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Figure 1Representative mass spectra of aerosol particles, attributed to one of eight classes of our labeled dataset. The positive and negative mass spectra are normalized separately according to their highest ion peaks. The highlighted ion signals are the signature peaks to distinguish between different particles.


3.2 Dataset

For image data, even untrained personnel can perform data annotation work (i.e., labeling the correct class affiliation) quickly and accurately. For SPMS data, considerable expertise is required from the annotators, which increases the difficulty of creating the dataset. To the best of our knowledge, there is no publicly available dataset of labeled atmospheric aerosol particles. To test the performance of supervised algorithms for SPMS data classification, we built our own labeled dataset. In the process of manual labeling, we determined and labeled the particles based often on the highest ion peaks in the mass spectra and applied the nomenclature of particle classes used corresponding to other sources (Ault et al., 2009; Dall'Osto and Harrison, 2006; Spencer et al., 2006). We divided the data from this campaign into two parts, one for labeling and one for verification (“blind data”), as we did not note a severe time-dependence of the composition of the eight chosen classes during the whole measurement campaign. The data from 4 d (26–29 June) containing a total of 110 390 particles were used for labeling. We selected and manually labeled 24 030 individual aerosol particle mass spectra from this part of the data. Detailed information on the eight classes and their subclasses, as well as the labeling rules and the number of samples, is listed in Tables 1 and 2. In Fig. 1, typical mass spectra of the eight aerosol particle classes are displayed. In the second part, we used all data from 2 consecutive days (30 June to 1 July) with 49 097 particles in total as blind data, unrelated to the first part. In summary, the first part of the data is labeled data used to evaluate supervised learning algorithms, and subsequently, those trained models were used to automatically classify mass spectra from the second part of the data obtaining the temporal distribution of particle classes over a 2 d period. The following is a description of the eight coarse particle classes used in this work.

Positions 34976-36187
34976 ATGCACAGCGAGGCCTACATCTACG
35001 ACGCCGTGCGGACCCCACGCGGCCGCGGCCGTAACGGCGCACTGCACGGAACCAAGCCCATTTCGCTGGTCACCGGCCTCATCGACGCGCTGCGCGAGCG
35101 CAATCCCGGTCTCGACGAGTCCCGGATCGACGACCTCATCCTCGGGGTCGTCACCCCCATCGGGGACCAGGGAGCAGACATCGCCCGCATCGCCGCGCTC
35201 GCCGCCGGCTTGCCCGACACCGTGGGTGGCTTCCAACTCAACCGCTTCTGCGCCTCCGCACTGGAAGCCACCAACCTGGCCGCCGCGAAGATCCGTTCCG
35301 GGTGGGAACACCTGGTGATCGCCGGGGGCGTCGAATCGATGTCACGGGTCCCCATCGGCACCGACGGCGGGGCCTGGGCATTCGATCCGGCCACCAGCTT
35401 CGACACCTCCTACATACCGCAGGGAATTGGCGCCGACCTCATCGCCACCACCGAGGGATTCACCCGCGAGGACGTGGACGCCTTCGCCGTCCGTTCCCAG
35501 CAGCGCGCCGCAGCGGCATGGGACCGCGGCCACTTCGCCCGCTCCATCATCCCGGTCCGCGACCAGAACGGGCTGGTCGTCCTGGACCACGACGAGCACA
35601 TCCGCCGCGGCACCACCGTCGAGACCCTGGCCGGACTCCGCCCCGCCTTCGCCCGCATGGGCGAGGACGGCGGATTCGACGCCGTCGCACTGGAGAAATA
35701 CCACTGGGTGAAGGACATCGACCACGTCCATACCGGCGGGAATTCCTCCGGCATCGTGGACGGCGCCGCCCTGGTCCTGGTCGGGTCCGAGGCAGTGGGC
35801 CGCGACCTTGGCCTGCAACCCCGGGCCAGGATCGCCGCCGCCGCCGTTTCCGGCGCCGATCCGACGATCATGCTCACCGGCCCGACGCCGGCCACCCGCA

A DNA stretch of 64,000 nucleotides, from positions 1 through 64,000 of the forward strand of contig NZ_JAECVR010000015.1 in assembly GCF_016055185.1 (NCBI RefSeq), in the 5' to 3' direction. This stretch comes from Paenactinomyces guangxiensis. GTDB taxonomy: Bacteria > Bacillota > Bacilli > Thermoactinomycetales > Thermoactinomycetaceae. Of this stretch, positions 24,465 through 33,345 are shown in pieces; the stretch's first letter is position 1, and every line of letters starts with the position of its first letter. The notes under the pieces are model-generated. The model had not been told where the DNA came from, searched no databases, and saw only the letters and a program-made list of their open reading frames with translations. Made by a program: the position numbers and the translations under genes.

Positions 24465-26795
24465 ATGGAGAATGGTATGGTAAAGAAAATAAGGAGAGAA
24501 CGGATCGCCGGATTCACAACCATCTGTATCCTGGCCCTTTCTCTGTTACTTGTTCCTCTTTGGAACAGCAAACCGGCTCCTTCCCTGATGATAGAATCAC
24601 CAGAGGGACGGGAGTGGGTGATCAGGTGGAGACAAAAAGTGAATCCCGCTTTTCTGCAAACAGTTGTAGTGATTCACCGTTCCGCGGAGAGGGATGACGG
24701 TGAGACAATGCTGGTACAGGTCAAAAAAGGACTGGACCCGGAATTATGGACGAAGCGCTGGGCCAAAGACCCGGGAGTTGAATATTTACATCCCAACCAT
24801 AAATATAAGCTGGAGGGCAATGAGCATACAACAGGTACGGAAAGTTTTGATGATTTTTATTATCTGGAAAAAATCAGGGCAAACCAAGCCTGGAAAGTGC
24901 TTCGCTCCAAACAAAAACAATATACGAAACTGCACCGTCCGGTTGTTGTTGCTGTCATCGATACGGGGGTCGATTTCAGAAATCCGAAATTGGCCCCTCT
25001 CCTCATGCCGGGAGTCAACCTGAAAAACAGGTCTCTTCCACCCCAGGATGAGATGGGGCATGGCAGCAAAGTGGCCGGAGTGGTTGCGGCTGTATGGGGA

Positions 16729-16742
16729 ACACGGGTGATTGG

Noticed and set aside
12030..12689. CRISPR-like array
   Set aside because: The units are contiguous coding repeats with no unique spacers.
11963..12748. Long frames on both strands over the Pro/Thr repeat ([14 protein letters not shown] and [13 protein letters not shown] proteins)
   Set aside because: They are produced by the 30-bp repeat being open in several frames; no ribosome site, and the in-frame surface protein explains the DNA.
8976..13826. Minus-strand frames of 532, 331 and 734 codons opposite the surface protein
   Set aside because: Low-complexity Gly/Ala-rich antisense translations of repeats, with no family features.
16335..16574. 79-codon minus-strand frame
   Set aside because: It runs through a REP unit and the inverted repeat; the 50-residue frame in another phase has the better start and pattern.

Elemental carbon (EC) signatures in particle mass spectra often result from any combustion source, but engines emit particularly high numbers. This type of particles is predominantly observed in most SPMS studies (Ault et al., 2009; Dall'Osto and Harrison, 2006; Healy et al., 2010; Li et al., 2014; Toner et al., 2006). A mass spectrum will be labeled as belonging to the EC class when the entire mass spectrum is dominated by the EC signal and all other ion signals are weak.

Organic carbon and elemental carbon (OC-EC) particle sources are often associated with biomass burning due to incomplete combustion. Other important emission sources are vehicles, ships, coal combustion, cooking, etc. (Furutani et al., 2011; Healy et al., 2010; Li et al., 2014; Moffet et al., 2008; Shen et al., 2019). Xiao et al. (2018) have demonstrated that fuel combustion emissions produce more EC and OC-EC than pure OC particles. In addition to incomplete combustion, OC tends to adhere to EC, forming further OC-EC particles. Therefore, during labeling, pure OC particles were treated as a subclass of the OC-EC class.

Potassium-rich (K-rich) particles have been identified in many studies as suitable tracers for both anthropogenic and natural biomass burning. In this study, the following subcategories are all assigned to the K-rich class: K-EC-OC particles were attributed to peat combustion (Healy et al., 2010) and are characterized by positive-ion mass spectra containing high signals of potassium and sodium, as well as carbon and hydrocarbon fragment ions. K-EC particles might mainly come from local traffic emissions and are often attributed to fossil fuel combustion (Dall'Osto and Harrison, 2006; Li et al., 2014). Wood combustion particles exhibit a dominant signal of K+, and we named this class K-dominant (Healy et al., 2010). K-Cl particles were reported as a biomass combustion product and can also be attributed to cigarette smoke (Dall'Osto and Harrison, 2006). Potassium and chlorine are initially combined or present in the liquid of vegetation (Li et al., 2003; Liu et al., 2000). K-CN particles are also typical for biomass combustion (Dall'Osto and Harrison, 2012b; Köllner et al., 2017), where CN represents the organonitrogen. The peak at m/z= 39 may be the organic fragment C3H3+ when it is not much more intense than the other major hydrocarbon ion peaks. Potassium usually shows a more intense peak in the mass spectrum than carbon cluster ions (Dall'Osto and Harrison, 2012; Li et al., 2014), so this is one of the bases for distinguishing between OC-EC and K-rich classes when labeling.